The Financial Times’ article on Bitcoin is disgracefully misleading

bitcoin monk

The Financial Times is usually a terrific source for financial news. It’s straightforward, unbiased and most of the time, accurate. Unfortunately, the paper fails to live up to that standard on occasions, such as when it published an article  by Dan McCrum yesterday titled “Bitcoin’s place in the long history of pyramid schemes“.

Being an alarmist would be okay, if the facts in the story were straight. But they weren’t.

McCrum started the story off by introducing readers to a social financial network, MMM, run by a convicted fraudster and former Russian parliamentarian.

In order to join MMM, new members must purchase bitcoins, and then write online testimonials describing their improbable profits. Other users will then join, thus pumping the new users’ bitcoins back to the service and those who had praised the service. In other words, a classic Ponzi scheme. While such a scheme is indeed happening, there’s no evidence out there with regards to how MMM and the scheme at large is affecting the bitcoin market. It may be to a minimal, or moderate extent.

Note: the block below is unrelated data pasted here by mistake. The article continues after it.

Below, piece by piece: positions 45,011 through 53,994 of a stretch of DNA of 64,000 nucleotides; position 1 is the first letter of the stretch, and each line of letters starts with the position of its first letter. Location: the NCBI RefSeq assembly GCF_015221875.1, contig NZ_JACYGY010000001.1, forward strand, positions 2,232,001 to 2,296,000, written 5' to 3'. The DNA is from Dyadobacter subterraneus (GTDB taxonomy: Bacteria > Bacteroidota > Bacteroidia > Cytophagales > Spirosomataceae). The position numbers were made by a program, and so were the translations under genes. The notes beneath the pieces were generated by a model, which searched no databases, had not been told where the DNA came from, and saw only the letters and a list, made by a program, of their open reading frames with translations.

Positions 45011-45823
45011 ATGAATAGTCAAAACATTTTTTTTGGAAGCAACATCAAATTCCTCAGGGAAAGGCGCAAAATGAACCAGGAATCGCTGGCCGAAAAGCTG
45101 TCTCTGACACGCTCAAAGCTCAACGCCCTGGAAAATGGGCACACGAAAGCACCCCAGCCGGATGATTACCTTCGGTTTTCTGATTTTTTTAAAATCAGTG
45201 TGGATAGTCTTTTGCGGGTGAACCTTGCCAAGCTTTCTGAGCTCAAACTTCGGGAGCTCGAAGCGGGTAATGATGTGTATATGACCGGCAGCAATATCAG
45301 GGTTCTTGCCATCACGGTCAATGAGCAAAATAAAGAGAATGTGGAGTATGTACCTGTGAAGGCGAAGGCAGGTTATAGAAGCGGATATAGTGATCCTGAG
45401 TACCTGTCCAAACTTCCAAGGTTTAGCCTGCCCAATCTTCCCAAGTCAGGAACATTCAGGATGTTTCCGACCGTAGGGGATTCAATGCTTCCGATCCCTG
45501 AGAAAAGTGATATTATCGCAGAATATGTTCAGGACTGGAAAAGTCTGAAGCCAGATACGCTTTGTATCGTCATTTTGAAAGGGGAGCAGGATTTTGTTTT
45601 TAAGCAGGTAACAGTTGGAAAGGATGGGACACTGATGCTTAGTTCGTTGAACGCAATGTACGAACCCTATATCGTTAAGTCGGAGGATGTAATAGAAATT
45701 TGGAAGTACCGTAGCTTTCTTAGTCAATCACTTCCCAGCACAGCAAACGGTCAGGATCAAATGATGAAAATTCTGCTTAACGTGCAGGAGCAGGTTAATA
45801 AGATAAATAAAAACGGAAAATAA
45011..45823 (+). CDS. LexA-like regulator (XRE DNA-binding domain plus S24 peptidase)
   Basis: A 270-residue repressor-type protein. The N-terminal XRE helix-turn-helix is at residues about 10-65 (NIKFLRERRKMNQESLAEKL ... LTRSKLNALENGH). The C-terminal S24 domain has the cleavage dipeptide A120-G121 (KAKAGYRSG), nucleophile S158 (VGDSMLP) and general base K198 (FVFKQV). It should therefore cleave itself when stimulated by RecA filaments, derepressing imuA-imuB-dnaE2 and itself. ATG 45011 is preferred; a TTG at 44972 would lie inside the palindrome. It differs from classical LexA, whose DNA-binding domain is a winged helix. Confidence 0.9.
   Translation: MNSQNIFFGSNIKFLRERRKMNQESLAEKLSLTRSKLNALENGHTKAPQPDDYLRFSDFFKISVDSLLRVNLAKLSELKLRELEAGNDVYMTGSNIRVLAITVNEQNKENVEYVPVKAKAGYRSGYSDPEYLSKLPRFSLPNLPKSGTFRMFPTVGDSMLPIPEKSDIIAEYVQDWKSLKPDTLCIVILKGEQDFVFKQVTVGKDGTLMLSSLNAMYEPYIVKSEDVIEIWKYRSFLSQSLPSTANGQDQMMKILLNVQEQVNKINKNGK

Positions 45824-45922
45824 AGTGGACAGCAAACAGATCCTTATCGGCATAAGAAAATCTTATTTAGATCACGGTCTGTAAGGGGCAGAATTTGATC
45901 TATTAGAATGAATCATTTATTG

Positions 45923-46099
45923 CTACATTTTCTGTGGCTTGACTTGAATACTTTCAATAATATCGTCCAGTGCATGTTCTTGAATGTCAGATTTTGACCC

No one knows.

In 2013, when the Mt. Gox scandal tanked the bitcoin from its rally-high to just 10% of its former value, it recovered somewhat, after a correction, because people realized that the bitcoins affected in the Mt. Gox scandal were not a huge amount at all. The scandal did not jeopardize the currency. It is, after all, always important to remember that a drop involving rumors or scandalous incidents will always have an outsized influence on the market (more on this below).

When McCrum states conclusively that it is this “fad [that] helped to power an explosion in the bitcoin exchange rate, from less than $200 in September to more than $500 per bitcoin last week,” he is deliberately misleading his readers. The rally could’ve been caused by any number of reasons, including the massive number of trades in China by those wishing to get around capital controls, the increased interest in the underlying blockchain technology by big banks and mainstream investors, the recent positive press surrounding the technology.

The fact is, I don’t know and odds are, neither does McCrum.

Satisfied with crediting the recent bitcoin rally to a single, isolated scandal, McCrum focuses next on the history of the Silk Road — a crowd favorite to invoke whenever someone doesn’t understand the technology behind bitcoins. The Silk Road, in many ways, is perfect for the narrative McCrum wants to focus on: it involves crime, and it involves the downfall of bitcoins. “… the seizure of the Silk Road, a popular website for trading bitcoins for drugs and other frowned on goods and services, prompted a crash in the price to almost $100,” McCrum wrote.